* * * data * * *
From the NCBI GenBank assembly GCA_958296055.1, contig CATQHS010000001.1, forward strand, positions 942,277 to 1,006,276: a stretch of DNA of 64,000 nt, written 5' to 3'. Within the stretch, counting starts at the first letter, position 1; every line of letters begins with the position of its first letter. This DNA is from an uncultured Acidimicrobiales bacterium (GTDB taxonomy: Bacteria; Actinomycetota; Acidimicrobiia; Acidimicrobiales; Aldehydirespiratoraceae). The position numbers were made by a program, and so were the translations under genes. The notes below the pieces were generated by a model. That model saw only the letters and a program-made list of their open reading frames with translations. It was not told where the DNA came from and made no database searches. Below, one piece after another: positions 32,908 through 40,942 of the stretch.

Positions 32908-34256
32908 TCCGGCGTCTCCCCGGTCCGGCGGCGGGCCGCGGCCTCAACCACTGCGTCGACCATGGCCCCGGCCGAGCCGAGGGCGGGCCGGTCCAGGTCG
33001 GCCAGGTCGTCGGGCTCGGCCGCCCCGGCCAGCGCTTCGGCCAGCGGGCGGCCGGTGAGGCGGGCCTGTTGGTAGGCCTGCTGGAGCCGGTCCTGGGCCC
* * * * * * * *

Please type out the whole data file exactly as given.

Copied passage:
From the NCBI GenBank assembly GCA_958296055.1, contig CATQHS010000001.1, forward strand, positions 942,277 to 1,006,276: a stretch of DNA of 64,000 nt, written 5' to 3'. Within the stretch, counting starts at the first letter, position 1; every line of letters begins with the position of its first letter. This DNA is from an uncultured Acidimicrobiales bacterium (GTDB taxonomy: Bacteria; Actinomycetota; Acidimicrobiia; Acidimicrobiales; Aldehydirespiratoraceae). The position numbers were made by a program, and so were the translations under genes. The notes below the pieces were generated by a model. That model saw only the letters and a program-made list of their open reading frames with translations. It was not told where the DNA came from and made no database searches. Below, one piece after another: positions 32,908 through 40,942 of the stretch.

Positions 32908-34256
32908 TCCGGCGTCTCCCCGGTCCGGCGGCGGGCCGCGGCCTCAACCACTGCGTCGACCATGGCCCCGGCCGAGCCGAGGGCGGGCCGGTCCAGGTCG
33001 GCCAGGTCGTCGGGCTCGGCCGCCCCGGCCAGCGCTTCGGCCAGCGGGCGGCCGGTGAGGCGGGCCTGTTGGTAGGCCTGCTGGAGCCGGTCCTGGGCCC